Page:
The national Union of High School Teachers (OLME) has proposed taking industrial action for six days during university entrance exams (National Exams), which begin tomorrow, Friday 17 May, and come at the end of the academic year.
The strike action – reportedly endorsed by the local teacher’s unions – is in protest at a decision in late April to increase teachers’ working hours. Teachers’ unions claim the change will result in substantial layoffs and a downgrade in the overall quality of education in the country.
In a bid to quash the strike, the Greek authorities are reportedly invoking special legislation to force teachers to keep working. Teachers could face criminal charges and a minimum of three months’ imprisonment if they fail to comply – if charged, they face immediate suspension from their duties and a prospect of losing their jobs.
“A blanket prohibition on teachers’ right to strike, imposed by means of criminal prosecution and the threat of prison sentences, is clearly unnecessary and disproportionate and would violate Greece’s international human rights obligations,” said Jezerca Tigani, Deputy Europe and Central Asia Programme Director at Amnesty International.
“Times of financial hardship don’t absolve governments from their obligations to uphold all human rights, and workers’ rights in particular should not become a casualty to the crisis.”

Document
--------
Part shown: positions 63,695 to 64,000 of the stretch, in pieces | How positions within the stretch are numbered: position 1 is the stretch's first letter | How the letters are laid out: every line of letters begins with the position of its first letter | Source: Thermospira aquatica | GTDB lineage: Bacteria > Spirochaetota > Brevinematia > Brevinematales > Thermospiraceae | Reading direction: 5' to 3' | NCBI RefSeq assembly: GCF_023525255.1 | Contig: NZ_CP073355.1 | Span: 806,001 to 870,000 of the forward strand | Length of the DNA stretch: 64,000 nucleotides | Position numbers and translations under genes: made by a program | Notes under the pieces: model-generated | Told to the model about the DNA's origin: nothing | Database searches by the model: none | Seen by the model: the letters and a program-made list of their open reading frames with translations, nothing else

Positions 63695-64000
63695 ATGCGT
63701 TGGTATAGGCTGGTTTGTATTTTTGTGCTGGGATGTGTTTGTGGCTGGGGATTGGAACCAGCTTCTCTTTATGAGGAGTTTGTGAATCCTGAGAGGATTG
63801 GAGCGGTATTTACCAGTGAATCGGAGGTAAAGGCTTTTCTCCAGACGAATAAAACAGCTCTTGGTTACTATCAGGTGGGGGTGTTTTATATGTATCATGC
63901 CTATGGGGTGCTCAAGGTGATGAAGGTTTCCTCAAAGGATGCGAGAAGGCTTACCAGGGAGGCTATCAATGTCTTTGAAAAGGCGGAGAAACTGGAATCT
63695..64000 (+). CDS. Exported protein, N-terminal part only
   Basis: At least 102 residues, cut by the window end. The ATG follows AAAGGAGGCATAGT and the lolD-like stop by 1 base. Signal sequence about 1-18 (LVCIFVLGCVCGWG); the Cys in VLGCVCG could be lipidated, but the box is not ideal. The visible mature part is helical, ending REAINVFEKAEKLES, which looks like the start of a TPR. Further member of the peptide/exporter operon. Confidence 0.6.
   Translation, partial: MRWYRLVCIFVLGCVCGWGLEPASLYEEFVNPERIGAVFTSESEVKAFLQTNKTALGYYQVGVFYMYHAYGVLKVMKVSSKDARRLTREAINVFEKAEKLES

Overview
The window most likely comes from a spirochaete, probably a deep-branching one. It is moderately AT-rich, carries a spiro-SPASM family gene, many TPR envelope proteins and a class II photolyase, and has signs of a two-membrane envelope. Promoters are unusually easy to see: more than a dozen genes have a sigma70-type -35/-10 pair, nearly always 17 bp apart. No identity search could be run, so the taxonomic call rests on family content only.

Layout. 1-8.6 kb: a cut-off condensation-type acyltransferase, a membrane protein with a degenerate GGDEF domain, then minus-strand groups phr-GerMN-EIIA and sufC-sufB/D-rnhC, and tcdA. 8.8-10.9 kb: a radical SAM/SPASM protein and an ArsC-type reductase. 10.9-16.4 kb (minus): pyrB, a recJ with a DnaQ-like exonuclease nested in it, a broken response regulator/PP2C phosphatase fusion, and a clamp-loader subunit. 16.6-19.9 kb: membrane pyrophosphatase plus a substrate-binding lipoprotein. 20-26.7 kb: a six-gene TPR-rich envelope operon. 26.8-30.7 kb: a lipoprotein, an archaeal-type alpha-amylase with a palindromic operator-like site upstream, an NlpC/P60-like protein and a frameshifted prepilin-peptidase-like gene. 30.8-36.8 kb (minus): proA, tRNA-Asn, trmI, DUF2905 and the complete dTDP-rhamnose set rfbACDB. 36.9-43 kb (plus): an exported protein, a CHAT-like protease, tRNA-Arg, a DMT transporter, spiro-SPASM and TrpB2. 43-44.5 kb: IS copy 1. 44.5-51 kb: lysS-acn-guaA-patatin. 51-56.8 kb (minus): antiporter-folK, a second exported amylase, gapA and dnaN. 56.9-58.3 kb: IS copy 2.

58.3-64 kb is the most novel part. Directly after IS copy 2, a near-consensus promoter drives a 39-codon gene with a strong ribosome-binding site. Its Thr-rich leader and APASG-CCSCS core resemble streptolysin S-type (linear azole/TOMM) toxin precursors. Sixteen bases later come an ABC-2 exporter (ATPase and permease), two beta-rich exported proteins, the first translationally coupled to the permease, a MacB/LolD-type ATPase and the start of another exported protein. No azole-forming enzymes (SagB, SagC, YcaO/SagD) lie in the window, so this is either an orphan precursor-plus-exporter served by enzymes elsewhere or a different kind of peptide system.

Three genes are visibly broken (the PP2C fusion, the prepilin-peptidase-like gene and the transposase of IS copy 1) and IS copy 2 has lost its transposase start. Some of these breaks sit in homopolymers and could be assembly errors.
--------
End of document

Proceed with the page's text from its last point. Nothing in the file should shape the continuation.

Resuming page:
Under Greek law the government has powers to compulsorily mobilize workers during peacetime in the event of a sudden incident that requires the adoption of urgent measures to deal with the defence needs of the country or an urgent social need – for example, a natural disaster or a public health risk.
When it announced the use of this legal provision against the teachers’ strike, the government argued that the measure was necessary “to prevent a severe disturbance in the social and financial life of the country and to safeguard public order and the health of the prospective university students”.
Under international law, Greece has binding obligations to respect and protect the right to freedom of association, which includes the right to organize – to form and join trade unions – and the right to strike. These obligations are set out in international human rights treaties to which it is a state party. These include the International Covenant on Civil and Political Rights; the International Covenant on Economic, Social, and Cultural Rights; the European Convention on Human Rights; and the International Labour Organization’s (ILO) Convention No. 87 on Freedom of Association and Protection of the Right to Organize.
These rights can only be limited under very specific circumstances if it is demonstrably necessary and proportionate, and will protect national security, public safety, public health or morals, or the rights and freedoms of others.
On this basis, very narrow restrictions of the right to strike can be permissible. This could apply to the armed forces, the police and other public servants who exercise authority in the name of the state. It could also apply to workers in essential services – services which, if interrupted, would endanger the life, personal safety or health of the population.
ILO experts have noted that the education sector does not constitute an essential service in that strict sense of the term and, more generally, that any limitations on strikes must be reasonable and must not place a substantial limitation on trade unions.
Since 2010, Greek workers have staged a number of anti-austerity strikes to protest at severe cuts to salaries and government programmes.